People Dancing at Cameras
Who doesn’t remember the “Single Ladies” craze? After the release of Beyoncé’s infectious song, numerous YouTube interpretations of the music video erupted on the social networking site. This is the age we live in – one in which dancing for your camera becomes a form of self-expression. As ZERO1 Biennial artist Amy Alexander observes, this tradition of “people dancing at cameras” isn’t merely a contemporary phenomenon. Rather, such a practice has roots in the history of cinema. Along with Syracuse University’s Annina Rüst, Alexander forms one half of the team that’s produced Discotrope: the Secret Nightlife of Solar Cells (2012), an audiovisual performance piece that asks us to reconsider how much risk-taking and idealism we infuse into Silicon Valley culture. Last week, I sat down with Alexander to chat about her project, which will be performed in its fourth iteration during (e)MERGE: the ZERO1 Street Festival.
Alexander and Rüst have developed a project that is at once both interactive and spectacle-based. Discotrope’s centerpiece is a disco ball that the artists have embedded with solar cells. The solar cells are powered by filmic projections that are screened onto the wall – the brighter the picture, the greater the ball’s speed of rotation. These montage-based projections are derived from both historical and YouTube clips, and the artists have spun them together in a frenzied, energetic manner. “Before cinematic narrative language developed, you had a lot of vaudeville-inspired performers just dancing freely in front of the camera,” Alexander muses. “There was a sense of intimacy that slowly faded from film. Soon, the camera became a fly on the wall, and dancers were no longer dancing for the viewers. YouTube is bringing this sense of closeness back.”
In addition to this, the project includes an algorithmic sound component. Composer Cristyn Magnus has developed a soundtrack derived from the music in the projected videos. While these images and sounds envelop the room, the artists invite audience members to dance in front of the projections.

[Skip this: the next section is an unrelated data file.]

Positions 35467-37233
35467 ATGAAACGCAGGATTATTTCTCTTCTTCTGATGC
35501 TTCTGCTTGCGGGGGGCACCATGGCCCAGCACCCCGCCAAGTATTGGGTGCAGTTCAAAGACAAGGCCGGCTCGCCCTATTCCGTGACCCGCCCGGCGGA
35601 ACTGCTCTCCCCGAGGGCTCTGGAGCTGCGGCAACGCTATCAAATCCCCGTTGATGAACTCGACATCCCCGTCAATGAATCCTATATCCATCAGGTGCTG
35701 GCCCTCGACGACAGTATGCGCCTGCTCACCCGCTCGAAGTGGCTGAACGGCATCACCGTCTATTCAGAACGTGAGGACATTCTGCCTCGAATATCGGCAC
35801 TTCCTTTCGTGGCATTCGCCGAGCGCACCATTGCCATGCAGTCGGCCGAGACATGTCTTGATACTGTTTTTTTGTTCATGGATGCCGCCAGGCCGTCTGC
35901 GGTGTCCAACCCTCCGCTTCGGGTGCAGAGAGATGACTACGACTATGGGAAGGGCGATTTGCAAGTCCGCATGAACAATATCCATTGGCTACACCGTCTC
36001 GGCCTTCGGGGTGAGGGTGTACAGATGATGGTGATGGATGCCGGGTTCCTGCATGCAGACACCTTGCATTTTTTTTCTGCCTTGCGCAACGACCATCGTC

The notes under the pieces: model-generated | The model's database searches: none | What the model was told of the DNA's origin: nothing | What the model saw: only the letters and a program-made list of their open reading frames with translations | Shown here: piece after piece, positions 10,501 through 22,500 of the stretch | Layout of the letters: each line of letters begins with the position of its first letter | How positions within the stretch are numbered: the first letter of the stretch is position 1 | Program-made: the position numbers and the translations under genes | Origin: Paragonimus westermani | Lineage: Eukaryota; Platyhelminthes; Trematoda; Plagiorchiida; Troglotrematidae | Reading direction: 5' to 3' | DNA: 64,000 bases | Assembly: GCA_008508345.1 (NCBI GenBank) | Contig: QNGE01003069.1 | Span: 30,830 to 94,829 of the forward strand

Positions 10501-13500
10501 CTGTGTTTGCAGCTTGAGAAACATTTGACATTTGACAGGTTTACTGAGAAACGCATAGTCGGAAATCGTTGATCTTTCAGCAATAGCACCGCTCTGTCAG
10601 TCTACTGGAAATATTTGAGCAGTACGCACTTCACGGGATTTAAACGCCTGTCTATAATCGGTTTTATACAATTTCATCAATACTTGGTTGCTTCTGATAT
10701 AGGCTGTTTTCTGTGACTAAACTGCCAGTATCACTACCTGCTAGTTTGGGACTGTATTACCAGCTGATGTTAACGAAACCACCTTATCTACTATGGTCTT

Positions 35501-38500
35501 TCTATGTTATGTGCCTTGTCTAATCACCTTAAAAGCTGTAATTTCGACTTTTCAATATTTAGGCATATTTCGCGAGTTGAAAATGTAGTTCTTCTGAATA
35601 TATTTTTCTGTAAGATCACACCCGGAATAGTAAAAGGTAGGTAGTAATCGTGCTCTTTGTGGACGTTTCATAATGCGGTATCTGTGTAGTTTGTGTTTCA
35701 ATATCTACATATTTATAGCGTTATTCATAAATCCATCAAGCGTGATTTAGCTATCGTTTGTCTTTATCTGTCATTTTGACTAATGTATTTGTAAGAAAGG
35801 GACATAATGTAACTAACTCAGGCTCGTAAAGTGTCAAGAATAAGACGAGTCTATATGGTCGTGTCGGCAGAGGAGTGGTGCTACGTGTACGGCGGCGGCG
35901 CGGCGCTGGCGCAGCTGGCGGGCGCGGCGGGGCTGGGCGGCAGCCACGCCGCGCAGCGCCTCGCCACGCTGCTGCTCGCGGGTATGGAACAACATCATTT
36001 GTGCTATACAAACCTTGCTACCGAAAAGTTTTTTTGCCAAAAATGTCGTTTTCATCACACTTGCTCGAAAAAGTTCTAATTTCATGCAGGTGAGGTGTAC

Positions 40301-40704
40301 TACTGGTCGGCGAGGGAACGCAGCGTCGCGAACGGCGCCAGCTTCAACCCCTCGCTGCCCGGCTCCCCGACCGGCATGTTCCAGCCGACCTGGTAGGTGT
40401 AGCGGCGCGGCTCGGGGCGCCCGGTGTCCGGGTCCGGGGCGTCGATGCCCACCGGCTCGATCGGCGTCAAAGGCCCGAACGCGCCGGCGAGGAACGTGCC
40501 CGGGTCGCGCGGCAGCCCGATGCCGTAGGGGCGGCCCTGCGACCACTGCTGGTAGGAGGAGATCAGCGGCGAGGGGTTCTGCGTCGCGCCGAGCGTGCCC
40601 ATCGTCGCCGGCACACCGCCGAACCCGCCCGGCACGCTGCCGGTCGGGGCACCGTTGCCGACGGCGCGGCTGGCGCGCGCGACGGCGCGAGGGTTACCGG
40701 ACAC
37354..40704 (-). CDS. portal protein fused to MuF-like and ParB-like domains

In keeping with the Biennial’s main thrust, Alexander and Rüst seek to infuse a sense of play into the concept of innovation. Does entrepreneurship have to be as remote and serious as it’s become? “In the 19th century,” Alexander laments, “inventors had crazy ideas. Nowadays, you don’t have as much impulsive innovation. Everything has to be expensive and done by these big research teams.”
The disco ball’s solar cells are not particularly green. Alexander admires those who work towards sustainable energy solutions, and she hopes that her rather ridiculous attempt at least steers her fellow innovators in the right direction. That said, she believes that the solar cells demonstrate functionality in aesthetic terms. Both artists have envisioned a novel way to power this disco ball, and, in turn, they urge audiences to consider how the moving image travels through and ultimately redefines the space around them.
Can YouTube, then, bring us back to this sense of playful abandon we’ve lost as both filmgoers and innovators? Though Discotrope’s tone is not singularly playful, the artists encourage us to approach challenges with a greater sense of boldness. To Alexander, the social media site demonstrates the potential to inject us with the spirit that we may have been desensitized towards. Our country’s corporate structures and crippling financial environments seldom seem to reward risk-taking, unfortunately making great minds that much more hesitant. For a place so marked by its distinctive breed of audacity, perhaps Silicon Valley could absorb a bit more of the daring, nonconformist thinking Alexander and Rüst have proposed.
Follow Discotrope on Twitter! You can also learn more about Discotrope on their website.
Photo by John Hanaceck, Calit2 UC San Diego.